> DIY salt bath. I can only buy 44 gal containers of the salts.
        >
        > ooooooooooooooooooooooooooooo
        >
        > Don't know about the salts, but for a neutral atmosphere, the shop
        where I
        > work will put small items in a metal box or wrap them in stainless
        steel
        > foil, ( try McmasterCarr or MSC) with a welding cover gas,
        normally argon
        > and chuck them in to the furnace.
        >
        > Ken
        >
        >
        >
        > This list is for discussion of metal casting
        > and does not accept attachments. For off topic discussion and to
        share
        > photos and stuff: join Sandcrabs by sending a blank message to:
        > sandcrabs-subscribe@yahoogroups.com
        > http://groups.yahoo.com/group/sandcrabs
        > Please visit our sponsor: Budget Casting Supply
        > http://budgetcastingsupply.com/
        >
        > Files area and list services are at:
        > http://groups.yahoo.com/group/hobbicast For problems that cannot be
        > otherwise solved contact the list owner by email:
        > owly@t...
        >
        >
        > Yahoo! Groups Links
      • Dick Morris
        IIRC, in some of my old English magazines and books, bone meal was specified. ... Dick Morris Anchorage, Alaska
        Message 3 of 7 , Sep 1, 2004
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          IIRC, in some of my old English magazines and books, bone meal was specified.

          At 05:07 AM 9/1/2004, creepinogie@... wrote:
          >Or any container that won't let air in. Old guys used to pack leather
          >around it and surround it with clay. The leather would burn off and
          >case harden the steel.

          Dick Morris
          Anchorage, Alaska
        • creepinogie@yahoo.com
          Yes, leather, bonemeal, or anything organic will contain carbon. The leather thing was what we did when I was into black powder. LL ... specified. ... leather
          Message 4 of 7 , Sep 2, 2004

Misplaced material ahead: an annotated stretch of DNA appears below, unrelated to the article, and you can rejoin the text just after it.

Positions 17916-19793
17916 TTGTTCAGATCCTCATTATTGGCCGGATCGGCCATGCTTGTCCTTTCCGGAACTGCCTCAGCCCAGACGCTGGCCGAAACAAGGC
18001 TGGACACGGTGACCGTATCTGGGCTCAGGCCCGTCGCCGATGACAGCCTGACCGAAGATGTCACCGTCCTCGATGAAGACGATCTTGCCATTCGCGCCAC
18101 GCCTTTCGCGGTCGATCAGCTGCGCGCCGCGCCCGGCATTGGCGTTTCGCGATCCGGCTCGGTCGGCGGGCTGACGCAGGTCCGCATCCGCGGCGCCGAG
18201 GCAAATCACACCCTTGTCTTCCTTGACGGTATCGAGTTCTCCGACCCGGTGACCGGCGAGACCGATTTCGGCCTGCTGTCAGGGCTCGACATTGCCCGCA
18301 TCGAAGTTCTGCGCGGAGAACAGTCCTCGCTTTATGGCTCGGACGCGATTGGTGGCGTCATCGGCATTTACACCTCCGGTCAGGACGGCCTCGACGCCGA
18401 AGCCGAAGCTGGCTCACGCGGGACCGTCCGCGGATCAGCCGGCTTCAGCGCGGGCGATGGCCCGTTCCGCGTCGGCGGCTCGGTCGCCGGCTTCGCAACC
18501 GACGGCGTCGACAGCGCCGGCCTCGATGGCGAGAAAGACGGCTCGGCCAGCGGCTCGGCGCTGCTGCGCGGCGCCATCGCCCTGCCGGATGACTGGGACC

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            Yes, leather, bonemeal, or anything organic will contain carbon.
            The leather thing was what we did when I was into black powder.
            LL
            --- In hobbicast@yahoogroups.com, Dick Morris <rmorris@a...> wrote:
            > IIRC, in some of my old English magazines and books, bone meal was
            specified.
            >
            > At 05:07 AM 9/1/2004, creepinogie@y... wrote:
            > >Or any container that won't let air in. Old guys used to pack
            leather
            > >around it and surround it with clay. The leather would burn off and
            > >case harden the steel.
            >
            > Dick Morris
            > Anchorage, Alaska
          • kiwiavi
            Thanks to those who responded. Most of the replies have been about surrounding the items with carbon, bone meal, leather etc. This process adds carbon to the
            Message 5 of 7 , Sep 4, 2004
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              Thanks to those who responded. Most of the replies have been about
              surrounding the items with carbon, bone meal, leather etc. This
              process adds carbon to the base metal which case hardens the outside
              of the steel. Not what I needed.

              I had some SS to heat treat at 1040 deg C and drop into oil. The SS
              had to be in a neutral atomsphere to stop scaling. I made a SS can
              and filled it with Argon and placed it into the furnace and heated
              the complete unit. It appeared to work.

              However I am still in search for DIY neutral salts.

              Thanks Wallace